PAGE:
The Centre for Solution Focused Practice

How scale questions prevent SF from ‘meandering’ (too much)

Friends of mine, clearly concerned about how much I’m working, have given me a copy of a book just released in paperback called Not Working: Why We Have To Stop by Josh Cohen (London: Granta Books 2018). Cohen is a psychoanalyst, so he’s not the usual kind of author I expect to spend time with, but he’s proving a stimulating read.
In his introduction he refers to what he calls ‘short-term cognitive psychotherapies’ and says that they take the position that ‘the inertial forces that obstruct our progress through life – despair, inadequacy, lassitude, apathy – are mere errors to be corrected and removed’ – by ‘positive thinking’, he says. By way of contrast ‘the progress of psychoanalysis is long and meandering and its outcome uncertain because it sees those same forces as fundamental to who and what we are, fixed atoms in the structure of our selves’.

I assume Cohen would regard Solution Focus as one of the ‘short-term cognitive psychotherapies’. I of course disagree that in SF we take the position that what holds people back from progress are ‘errors’ in thinking that can be dispelled by ‘positive thinking’. And we certainly don’t, as he says, regard anything as a ‘fixed atom’ in ourselves, thwarting us. So what do we think? The problem is that we aren’t explicit about ‘what we think’ because we don’t have a theory of why people’s problems come about. How do we, in that case, explain how solutions come about? We’re pretty vague about that too.
Cohen has an interesting comment about the founder of psychoanalysis. ‘One of Freud’s most important and paradoxical discoveries is that the circuitous, aimless detour is the most reliable way of reaching the truth’. Now, obviously, the last thing that can be said about SF practice is that it is ‘aimless’. The focus on the preferred future, the outcome, means that SF is directional in a way that is probably anathema to psychodynamic therapists. But what about ‘circuitous’? Here I’m in some agreement.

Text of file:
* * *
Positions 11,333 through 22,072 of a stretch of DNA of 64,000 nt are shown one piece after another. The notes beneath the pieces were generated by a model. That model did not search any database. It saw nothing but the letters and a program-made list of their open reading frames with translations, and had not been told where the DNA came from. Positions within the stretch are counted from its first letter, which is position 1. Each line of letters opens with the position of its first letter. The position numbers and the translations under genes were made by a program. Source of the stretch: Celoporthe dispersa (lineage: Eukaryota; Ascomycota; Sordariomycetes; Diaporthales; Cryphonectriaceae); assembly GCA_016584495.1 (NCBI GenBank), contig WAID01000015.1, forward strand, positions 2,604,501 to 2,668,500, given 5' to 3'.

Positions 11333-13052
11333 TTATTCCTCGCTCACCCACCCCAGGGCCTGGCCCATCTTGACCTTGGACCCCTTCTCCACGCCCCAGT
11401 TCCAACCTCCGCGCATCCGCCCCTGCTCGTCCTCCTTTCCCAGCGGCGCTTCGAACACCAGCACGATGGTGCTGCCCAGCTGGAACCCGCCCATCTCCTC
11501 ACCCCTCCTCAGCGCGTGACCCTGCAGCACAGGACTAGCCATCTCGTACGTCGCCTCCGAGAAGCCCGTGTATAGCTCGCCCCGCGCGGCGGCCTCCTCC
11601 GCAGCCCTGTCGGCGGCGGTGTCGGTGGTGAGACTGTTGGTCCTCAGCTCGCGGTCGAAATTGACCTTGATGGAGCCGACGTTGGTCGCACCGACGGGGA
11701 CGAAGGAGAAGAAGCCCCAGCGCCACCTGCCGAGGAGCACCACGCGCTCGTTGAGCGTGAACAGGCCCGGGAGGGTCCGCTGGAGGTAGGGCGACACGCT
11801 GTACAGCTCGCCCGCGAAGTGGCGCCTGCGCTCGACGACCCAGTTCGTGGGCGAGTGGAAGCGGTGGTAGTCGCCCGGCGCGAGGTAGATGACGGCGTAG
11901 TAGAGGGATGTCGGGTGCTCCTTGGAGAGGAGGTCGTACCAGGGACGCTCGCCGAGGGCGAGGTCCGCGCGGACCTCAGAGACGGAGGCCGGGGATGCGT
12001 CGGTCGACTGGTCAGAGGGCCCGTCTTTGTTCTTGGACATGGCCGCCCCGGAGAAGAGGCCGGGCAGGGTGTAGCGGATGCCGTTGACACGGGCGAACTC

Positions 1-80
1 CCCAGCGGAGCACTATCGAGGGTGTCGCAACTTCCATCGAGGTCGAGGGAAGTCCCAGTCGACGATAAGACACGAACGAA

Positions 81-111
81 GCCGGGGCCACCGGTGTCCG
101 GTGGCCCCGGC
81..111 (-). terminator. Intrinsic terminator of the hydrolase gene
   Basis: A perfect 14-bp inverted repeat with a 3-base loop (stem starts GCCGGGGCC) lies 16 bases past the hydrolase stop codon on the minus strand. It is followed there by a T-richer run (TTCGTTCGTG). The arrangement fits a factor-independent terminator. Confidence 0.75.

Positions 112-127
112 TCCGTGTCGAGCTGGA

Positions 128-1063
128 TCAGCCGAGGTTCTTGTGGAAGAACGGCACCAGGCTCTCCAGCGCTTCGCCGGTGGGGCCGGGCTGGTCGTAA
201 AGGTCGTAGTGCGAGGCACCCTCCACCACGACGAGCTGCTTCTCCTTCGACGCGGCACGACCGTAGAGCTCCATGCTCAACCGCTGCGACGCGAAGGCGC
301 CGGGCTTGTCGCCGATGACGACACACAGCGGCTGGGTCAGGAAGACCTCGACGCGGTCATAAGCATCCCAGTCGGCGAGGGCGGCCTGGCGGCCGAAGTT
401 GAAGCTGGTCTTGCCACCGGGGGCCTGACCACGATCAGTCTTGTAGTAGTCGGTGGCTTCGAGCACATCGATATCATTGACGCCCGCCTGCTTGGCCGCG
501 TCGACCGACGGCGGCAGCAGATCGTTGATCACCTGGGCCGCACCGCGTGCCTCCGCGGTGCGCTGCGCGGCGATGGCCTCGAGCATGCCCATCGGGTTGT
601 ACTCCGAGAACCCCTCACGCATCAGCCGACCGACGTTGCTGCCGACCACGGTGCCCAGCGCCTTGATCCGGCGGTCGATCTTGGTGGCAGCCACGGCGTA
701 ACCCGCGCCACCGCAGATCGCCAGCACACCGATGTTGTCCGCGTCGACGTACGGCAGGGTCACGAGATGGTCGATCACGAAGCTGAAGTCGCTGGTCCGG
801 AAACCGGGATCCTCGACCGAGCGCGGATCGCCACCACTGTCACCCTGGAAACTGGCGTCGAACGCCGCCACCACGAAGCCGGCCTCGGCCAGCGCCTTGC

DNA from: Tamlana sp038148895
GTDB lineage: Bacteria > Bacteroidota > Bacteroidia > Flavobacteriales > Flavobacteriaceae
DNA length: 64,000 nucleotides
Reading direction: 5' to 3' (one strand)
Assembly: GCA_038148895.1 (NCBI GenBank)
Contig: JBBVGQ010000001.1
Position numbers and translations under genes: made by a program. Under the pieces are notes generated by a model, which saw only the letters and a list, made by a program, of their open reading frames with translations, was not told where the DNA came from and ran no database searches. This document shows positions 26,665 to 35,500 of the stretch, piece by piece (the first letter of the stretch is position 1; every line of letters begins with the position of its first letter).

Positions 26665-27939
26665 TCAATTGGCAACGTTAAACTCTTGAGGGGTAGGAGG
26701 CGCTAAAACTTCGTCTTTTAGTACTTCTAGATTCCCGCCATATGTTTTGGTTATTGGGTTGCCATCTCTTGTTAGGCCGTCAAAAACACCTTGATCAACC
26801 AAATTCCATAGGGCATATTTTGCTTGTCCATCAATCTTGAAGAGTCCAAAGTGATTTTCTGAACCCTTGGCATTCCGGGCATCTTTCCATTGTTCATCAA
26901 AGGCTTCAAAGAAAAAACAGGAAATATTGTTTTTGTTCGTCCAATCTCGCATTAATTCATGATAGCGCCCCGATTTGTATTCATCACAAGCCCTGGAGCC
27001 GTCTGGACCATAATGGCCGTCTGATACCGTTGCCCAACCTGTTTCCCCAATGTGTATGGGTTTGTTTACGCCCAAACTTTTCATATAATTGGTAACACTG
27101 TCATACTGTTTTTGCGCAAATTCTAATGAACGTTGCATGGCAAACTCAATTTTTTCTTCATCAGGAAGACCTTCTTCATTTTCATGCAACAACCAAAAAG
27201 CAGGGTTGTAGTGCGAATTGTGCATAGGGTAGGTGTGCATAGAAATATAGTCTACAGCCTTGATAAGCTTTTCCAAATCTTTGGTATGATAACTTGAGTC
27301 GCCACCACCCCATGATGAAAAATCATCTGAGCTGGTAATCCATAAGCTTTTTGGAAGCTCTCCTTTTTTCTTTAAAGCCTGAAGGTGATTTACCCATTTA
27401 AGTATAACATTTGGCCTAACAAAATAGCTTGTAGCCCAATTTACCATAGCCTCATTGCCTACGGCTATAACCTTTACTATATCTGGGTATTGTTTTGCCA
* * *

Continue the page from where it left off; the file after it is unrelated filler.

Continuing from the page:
In BRIEF’s take on SF, we don’t start with the problem that needs solving. We start with what people want from our work with them (their ‘best hopes’) and then take them on a journey into what achieving those hopes ‘tomorrow’ would look like. I think this is circuitous in the sense that we amble off with our clients into this preferred future, and then come gradually back towards where they are now. And that’s where the scale comes in. ‘10’ stands for the achievement of the preferred future (and ‘0’ the opposite) so where are they now?
It’s perhaps inevitable that for many if not most practitioners learning how to do SF, the scale is seen as the way to help the client work out what they have to do next to move on. It’s not surprising they do this; even Steve de Shazer was committed to it – ‘what are you going to do?’ he’d repeatedly demand until the client came up with something; it didn’t matter much what it was, as long as it was something behavioural.

At BRIEF we have a different approach. We explore the client’s preferred future, and then we explore what they are already doing to get there. We are not particularly interested in the problem that brought them, or in what they have to do next. So, in a way, we are somewhat meandering, as in the earlier quote from Cohen about analysis. It is as if we are exploring aspects of the client’s life that they, prior to the session, probably couldn’t imagine they’d end up talking about in order to solve their problems, and which even during the session they might be wondering ‘how is this going to help me?’ Perhaps those questions, in the forefront of the client’s mind at the start, start to dissipate as the interview goes on. And the scale helps to anchor things, to ‘make sense’. The questions might reassert themselves towards the end, and it may be necessary to invite the sceptical client to go away and look out for signs of the preferred future happening (or signs of them moving up the scale). Milton Erickson said that confusion was a state of mind in which someone could learn new things and while I don’t want my clients to leave confused, I do hope they’ll be puzzled and intrigued and newly alert in their lives.

Cohen, Josh. (2018) Not Working: Why We Have To Stop. London: Granta Books.

Harvey Ratner
London
09 February 2020